Birth of a new body

This week the CIPR introduces a new package of measures helping PR women navigate maternity leave. Board member and chair of the Professional Practices Committe Sarah Hall explains why this is so important.

Birth of a new body

Being a 10k strong member body that is run in the main by volunteers can be challenging. Our membership is both disparate and dispersed so one size most certainly does not fit all in terms of approach. 

It’s for this reason that deciding how best to represent its members is something the CIPR has at times struggled with in the past. In 2014 however, the organisation has rediscovered its purpose and we are clear in our goals and confident in our delivery.

From conception to birth

The launch of our new maternity package is a case in point.

From 1st September, we have introduced a number of measures to help women in public relations successfully navigate the challenges of maternity leave and return to work confidently. Why? Because our annual State of the Profession survey shows that the needs of one of our key stakeholder groups are not being served. 

While we are not yet an exemplar for other industries - forging the way in terms of career support, leadership and parity of pay – make no mistake, the work we are delivering marks our intent to become just that. And that is why organisations like the Women’s Business Council and individuals such as Nicky Morgan, Minister for Women and Equalities, are publicly lending us their support.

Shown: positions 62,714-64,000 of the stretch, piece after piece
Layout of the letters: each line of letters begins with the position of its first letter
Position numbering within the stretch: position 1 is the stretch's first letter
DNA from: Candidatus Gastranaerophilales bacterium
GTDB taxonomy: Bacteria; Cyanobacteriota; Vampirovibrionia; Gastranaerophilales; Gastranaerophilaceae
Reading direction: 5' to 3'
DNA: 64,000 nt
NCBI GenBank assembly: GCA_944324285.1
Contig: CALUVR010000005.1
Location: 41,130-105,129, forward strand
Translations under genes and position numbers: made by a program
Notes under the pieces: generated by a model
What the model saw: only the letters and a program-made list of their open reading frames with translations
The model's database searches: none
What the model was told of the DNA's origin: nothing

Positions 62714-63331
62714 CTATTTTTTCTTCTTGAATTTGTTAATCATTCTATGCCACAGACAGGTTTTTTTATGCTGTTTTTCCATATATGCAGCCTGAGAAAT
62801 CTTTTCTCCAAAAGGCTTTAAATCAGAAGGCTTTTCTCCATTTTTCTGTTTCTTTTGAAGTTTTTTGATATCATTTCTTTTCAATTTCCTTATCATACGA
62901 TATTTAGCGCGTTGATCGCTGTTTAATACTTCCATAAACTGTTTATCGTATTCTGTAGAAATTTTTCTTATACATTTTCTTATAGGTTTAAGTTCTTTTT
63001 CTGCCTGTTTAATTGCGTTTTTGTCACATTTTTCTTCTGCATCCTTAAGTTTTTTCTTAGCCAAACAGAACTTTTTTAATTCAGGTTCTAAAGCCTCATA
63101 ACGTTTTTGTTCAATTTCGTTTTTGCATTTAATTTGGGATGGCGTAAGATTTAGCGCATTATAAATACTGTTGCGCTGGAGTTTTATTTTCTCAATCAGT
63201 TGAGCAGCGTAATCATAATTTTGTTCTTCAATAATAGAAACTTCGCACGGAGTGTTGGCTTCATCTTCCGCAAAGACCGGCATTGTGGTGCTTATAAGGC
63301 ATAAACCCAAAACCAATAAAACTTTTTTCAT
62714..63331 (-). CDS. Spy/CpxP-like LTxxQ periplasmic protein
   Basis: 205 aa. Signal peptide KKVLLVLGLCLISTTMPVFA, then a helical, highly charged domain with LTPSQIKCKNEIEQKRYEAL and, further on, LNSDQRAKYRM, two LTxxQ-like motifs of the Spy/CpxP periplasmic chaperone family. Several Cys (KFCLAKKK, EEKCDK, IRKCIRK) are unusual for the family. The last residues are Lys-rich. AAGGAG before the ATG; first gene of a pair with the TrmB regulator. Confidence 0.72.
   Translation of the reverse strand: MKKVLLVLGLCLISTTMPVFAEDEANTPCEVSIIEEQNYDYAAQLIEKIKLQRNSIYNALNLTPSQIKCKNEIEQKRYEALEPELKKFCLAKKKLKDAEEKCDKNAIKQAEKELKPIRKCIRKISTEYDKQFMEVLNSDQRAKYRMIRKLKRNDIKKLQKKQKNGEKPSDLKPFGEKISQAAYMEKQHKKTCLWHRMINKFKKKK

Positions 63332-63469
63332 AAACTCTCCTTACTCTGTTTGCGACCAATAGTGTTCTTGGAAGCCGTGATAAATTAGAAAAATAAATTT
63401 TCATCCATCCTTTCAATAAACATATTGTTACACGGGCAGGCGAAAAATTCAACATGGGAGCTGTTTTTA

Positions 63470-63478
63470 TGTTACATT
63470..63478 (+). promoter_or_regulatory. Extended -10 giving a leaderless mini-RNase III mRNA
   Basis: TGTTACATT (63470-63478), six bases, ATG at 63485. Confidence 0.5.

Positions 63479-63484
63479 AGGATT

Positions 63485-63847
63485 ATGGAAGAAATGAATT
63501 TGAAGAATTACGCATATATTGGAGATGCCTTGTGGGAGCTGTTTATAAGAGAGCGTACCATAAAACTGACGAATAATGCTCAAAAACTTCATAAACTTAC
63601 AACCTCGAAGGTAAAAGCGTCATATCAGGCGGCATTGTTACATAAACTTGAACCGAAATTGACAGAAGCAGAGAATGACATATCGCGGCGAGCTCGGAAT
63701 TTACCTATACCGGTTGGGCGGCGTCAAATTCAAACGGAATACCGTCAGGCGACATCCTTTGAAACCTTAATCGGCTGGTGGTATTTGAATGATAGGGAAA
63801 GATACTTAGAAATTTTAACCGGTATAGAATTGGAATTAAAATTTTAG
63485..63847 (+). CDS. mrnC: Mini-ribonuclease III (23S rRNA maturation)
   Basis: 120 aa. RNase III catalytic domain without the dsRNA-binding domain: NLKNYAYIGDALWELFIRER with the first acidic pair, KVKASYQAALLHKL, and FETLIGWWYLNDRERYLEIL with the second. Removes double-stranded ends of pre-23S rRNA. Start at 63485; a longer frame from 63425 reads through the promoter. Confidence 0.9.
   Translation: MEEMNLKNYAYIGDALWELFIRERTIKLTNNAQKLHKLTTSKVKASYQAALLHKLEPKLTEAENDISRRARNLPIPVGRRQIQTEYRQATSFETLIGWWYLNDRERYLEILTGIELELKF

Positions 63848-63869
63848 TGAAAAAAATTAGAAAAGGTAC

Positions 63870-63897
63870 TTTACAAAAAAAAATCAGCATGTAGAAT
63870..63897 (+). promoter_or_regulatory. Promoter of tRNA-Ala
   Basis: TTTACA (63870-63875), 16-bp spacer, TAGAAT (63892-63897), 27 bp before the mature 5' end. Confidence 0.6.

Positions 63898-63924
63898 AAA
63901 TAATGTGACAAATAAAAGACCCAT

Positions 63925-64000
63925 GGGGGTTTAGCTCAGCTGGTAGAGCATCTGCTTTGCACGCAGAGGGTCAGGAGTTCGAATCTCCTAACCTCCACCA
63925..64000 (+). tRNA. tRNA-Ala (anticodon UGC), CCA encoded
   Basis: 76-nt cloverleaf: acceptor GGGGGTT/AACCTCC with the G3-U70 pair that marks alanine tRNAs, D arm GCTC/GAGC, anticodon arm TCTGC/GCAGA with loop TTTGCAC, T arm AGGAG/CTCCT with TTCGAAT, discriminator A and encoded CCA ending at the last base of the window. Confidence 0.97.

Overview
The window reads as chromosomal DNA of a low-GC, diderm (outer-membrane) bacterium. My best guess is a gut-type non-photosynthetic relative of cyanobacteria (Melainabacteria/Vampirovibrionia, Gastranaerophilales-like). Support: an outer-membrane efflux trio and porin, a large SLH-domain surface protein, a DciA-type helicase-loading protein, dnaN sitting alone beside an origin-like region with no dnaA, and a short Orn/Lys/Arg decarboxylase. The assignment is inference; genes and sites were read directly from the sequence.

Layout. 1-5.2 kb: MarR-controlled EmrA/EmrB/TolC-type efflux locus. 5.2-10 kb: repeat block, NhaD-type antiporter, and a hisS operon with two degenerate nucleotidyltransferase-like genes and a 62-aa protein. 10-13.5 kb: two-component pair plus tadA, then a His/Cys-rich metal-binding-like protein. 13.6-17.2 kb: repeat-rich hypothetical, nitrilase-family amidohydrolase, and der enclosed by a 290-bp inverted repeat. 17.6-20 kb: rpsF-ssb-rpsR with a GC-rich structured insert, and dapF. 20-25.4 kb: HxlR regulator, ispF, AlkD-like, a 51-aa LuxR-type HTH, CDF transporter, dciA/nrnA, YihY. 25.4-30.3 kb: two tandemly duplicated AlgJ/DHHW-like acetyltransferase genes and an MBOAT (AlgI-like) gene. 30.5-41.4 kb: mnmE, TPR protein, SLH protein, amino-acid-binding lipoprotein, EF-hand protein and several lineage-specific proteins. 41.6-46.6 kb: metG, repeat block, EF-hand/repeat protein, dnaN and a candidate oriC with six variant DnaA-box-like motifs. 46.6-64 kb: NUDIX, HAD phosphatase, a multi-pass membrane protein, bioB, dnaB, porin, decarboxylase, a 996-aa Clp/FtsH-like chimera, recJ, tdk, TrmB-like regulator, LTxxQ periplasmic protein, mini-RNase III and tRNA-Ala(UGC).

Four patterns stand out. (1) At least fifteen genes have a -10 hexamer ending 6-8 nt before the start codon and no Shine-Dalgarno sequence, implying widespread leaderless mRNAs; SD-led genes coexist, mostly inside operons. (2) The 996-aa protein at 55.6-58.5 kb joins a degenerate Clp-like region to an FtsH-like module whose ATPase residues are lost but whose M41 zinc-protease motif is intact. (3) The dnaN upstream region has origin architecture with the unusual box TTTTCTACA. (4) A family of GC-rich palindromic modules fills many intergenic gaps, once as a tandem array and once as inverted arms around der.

Stick a dummy in it

Of course there will always be those who don’t see this work on gender and diversity as a priority. In fact, the reams and reams of data available pretty much scream that it is.

We are not ignoring fathers, just dealing with the facts laid out in black and white in front of us.

Mismanagement of maternity leave and lack of support have long been identified as barriers to women’s career progression.  If you consider that women comprise 67.9% of the CIPR’s membership, to ignore the results of the State of the Profession survey would be not only short-sighted but disingenuous.

We have a responsibility to recognise the growth that women drive within the economy and encourage organisations to embrace gender balance and diversity. It is proven that if they do, greater success is much more likely to follow. 

Nature versus nurture

So this is why we have chosen to help our female leaders – and their employers – navigate the challenges that come when practitioners take time out to have children. The forthcoming introduction of shared parental leave from December 2014 is to be welcomed and will keep the issue front of mind. 

We need to change the nature of the way that most organisations approach maternity leave and help them find a way to nurture their talent.

Only then will we hold onto highly skilled women at senior levels and stop losing them from the industry at a rate that, let’s face it, is wholly inexcusable and perfectly avoidable too.


Find more articles about balancing PR work with motherhood on the PRWeek Mentoring Project homepage.


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